There is a great deal of concrete evidence indicating that not only is America not a post-racial society, but that the election of President Obama has revealed that for a subset of white people, race was a significant issue in their decision not to support him (Shaffner, 2010.). Studies have confirmed that for certain white Americans, race remains an important factor in American politics, even when the black candidate is ultimately the victor. The number of white people who voted for president Obama was lower because of his racial identity, compared to the projected vote margins for any Democratic nominee based on the national conditions at the time (recession, two wars, tremendous budget deficits, financial breakdown.) The fact that the state of the country was in such turmoil following the George W. Bush administration, and yet Obama did not receive the majority of white votes must be attributed to the racial factor.
The notion of a post-racial United States is a fallacy. This country has had centuries of affirmative action for white people which has created a tremendous wealth, coupled with stubborn inequities, along with almost every other economic and social parameter (Burnham, 2008.) Discrimination is still in active force, particularly in regards to employment and housing; nearly 70% of blacks said they had experienced at least one specific instance of racial discrimination, according to a New York Times poll. There are millions of Caucasians who do not have the resources needed to actively discriminate, yet are making daily decisions about where they want to live or not, where they want to send their children to school, and essentially preserving white privilege and space. In addition, the progress made regarding civil rights in the 1950s and 1960s have been attacked ever since, most recently demonstrated by the attempt at voter suppression in the presidential election when the Voting Rights Act was threatened. In the meantime, allegedly race-neutral policies, such as those pertaining to the social safety net in criminal justice system, continue to have a disproportionately negative impact on minorities, creating a wider racial divide (Burnham, 2008.)
Because of the historical nature of President Obama’s election, immediately after the election, many political pundits expressed their belief that the United States had indeed entered a post-racial era; however, a close look at exit polling from the 2008 election demonstrated that there was a very tangible racial polarization influencing voters’ preferences (Taylor, 2011.) Although Barack Obama won the election decisively, defeating John McCain by almost seven percentage points, McCain was able to win 55% of the white vote while Obama received only 43%. In addition, in 30/50 states, McCain defeated Obama among white voters (Taylor, 2011.) The weakness, Obama demonstrated with white voters was balanced out by his strength among people of color, carrying 95% of the black vote, 67% of the Hispanic vote and 62% of the Asian-American vote, all considerably higher numbers than those which John McCain received.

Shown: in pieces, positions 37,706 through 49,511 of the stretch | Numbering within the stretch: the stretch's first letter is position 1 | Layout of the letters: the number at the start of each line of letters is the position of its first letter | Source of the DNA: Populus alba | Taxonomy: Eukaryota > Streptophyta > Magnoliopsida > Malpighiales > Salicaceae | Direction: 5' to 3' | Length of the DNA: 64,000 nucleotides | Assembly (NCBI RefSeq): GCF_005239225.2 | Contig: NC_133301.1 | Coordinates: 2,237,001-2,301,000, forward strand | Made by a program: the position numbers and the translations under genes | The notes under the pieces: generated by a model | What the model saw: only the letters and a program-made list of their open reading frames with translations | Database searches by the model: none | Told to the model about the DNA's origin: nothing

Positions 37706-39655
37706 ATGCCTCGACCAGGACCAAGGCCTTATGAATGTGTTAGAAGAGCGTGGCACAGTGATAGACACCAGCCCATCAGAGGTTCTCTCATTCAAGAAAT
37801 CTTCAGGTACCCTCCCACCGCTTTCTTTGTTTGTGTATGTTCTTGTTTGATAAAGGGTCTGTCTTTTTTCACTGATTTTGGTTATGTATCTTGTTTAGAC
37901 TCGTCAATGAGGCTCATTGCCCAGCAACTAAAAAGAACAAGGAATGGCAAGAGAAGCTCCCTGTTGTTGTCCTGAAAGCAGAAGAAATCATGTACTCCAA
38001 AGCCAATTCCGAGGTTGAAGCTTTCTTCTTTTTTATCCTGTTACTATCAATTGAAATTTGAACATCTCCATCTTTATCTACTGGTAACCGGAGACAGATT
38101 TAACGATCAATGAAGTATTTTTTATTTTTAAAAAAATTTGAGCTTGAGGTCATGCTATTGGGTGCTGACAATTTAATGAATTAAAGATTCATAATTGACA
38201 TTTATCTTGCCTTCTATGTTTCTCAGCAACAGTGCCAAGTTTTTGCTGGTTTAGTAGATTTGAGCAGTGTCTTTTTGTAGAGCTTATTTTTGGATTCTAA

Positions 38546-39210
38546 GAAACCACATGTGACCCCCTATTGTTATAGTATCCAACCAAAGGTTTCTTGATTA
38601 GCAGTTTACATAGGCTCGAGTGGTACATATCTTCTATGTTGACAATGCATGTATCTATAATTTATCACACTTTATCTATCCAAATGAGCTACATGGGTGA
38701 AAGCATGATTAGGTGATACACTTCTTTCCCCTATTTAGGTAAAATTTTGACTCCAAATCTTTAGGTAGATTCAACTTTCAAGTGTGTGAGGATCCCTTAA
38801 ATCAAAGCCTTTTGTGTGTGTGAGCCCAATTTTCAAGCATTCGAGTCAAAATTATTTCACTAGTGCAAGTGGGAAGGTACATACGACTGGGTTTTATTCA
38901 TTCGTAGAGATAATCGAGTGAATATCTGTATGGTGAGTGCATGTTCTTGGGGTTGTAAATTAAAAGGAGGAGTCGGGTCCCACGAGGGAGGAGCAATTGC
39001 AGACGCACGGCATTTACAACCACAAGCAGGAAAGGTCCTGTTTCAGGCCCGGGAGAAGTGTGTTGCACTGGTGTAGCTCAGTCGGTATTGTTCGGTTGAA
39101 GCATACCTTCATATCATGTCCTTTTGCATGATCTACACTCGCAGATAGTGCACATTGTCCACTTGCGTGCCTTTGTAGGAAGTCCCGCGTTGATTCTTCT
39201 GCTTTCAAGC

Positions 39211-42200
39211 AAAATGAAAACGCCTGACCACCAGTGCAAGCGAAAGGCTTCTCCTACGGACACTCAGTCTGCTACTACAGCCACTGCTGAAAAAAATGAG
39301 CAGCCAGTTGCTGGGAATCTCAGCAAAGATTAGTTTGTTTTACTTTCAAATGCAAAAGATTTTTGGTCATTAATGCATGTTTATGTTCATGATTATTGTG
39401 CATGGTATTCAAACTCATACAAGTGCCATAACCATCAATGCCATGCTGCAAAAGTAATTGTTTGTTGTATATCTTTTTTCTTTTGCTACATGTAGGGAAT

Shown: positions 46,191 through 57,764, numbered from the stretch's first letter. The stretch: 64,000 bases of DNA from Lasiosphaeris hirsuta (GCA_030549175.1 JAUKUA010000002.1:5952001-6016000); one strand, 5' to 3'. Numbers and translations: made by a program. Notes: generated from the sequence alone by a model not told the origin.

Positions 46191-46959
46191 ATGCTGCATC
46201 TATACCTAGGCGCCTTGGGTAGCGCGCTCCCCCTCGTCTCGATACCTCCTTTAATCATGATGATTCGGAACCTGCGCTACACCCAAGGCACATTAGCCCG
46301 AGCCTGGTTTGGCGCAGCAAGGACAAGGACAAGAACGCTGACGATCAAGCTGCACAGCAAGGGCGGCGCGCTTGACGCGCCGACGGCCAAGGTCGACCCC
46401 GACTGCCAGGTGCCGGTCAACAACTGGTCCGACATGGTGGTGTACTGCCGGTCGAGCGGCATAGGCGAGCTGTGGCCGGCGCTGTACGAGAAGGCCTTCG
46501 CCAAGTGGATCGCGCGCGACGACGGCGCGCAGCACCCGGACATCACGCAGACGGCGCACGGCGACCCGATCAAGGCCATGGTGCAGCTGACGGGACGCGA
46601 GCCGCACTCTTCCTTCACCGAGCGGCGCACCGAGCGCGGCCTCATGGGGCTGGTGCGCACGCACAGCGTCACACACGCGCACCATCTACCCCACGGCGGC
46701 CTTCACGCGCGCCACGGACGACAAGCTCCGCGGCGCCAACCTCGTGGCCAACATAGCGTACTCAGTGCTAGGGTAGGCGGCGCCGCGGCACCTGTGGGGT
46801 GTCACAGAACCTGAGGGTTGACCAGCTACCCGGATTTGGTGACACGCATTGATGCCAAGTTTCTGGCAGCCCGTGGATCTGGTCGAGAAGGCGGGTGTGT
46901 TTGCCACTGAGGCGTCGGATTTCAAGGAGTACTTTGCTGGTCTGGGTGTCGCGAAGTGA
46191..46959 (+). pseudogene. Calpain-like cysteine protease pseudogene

Although there continue to be many people who believe that the election of Barack Obama is evidence of a post-racial America, there is considerable evidence dating from his 2008 campaign, and persisting even after his reelection in 2012 that race continues to be an issue for many white Americans. This is demonstrated in many ways, including the extraordinarily high number of threats to his life that continue to plague the Secret Service, the lack of respect shown to him by politicians, citizens, and even Supreme Court justices, as when Justice Alito shook his head in disagreement when president Obama made a reference to the court in his State of the Union speech. Rather than the election of Obama indicating that this is a post-racial society, it has torn the scab off a long festering wound, that of racism in the United States, and has made it acceptable for a certain fringe element of the population to express these sentiments freely. Although President Obama is extremely popular and may be the first exposure to a black person by many Americans, it does not erase the fact that bigotry and extremism remains a threat to the stability of the country.
Burnham, L. (2008). A Black Scholar Readers’ Forum on President Obama. Black Scholar, 43-46.
Rayfield, J. (2009, October 19). New Report Finds Secret Service Overwhelmed by Increased Threats. Retrieved from Talking Points Memo: http://tpmlivewire.talkingpointsmemo.com/2009/10/new-report-find-secret-service-overwhelmed-by-increased-threats.php
Shaffner, B. F. (2011). Racial Salience and the Obama Vote. Political Psychology, 963-988.
Taylor, S. (2011). Racial Polymerization in the 2008 US Presidential Election. Western Journal of Black Studies, 118-127.
Wise, T. (2010). Colorblind: The Rise of Post-Racial Politics. San Francisco: City Lights Books.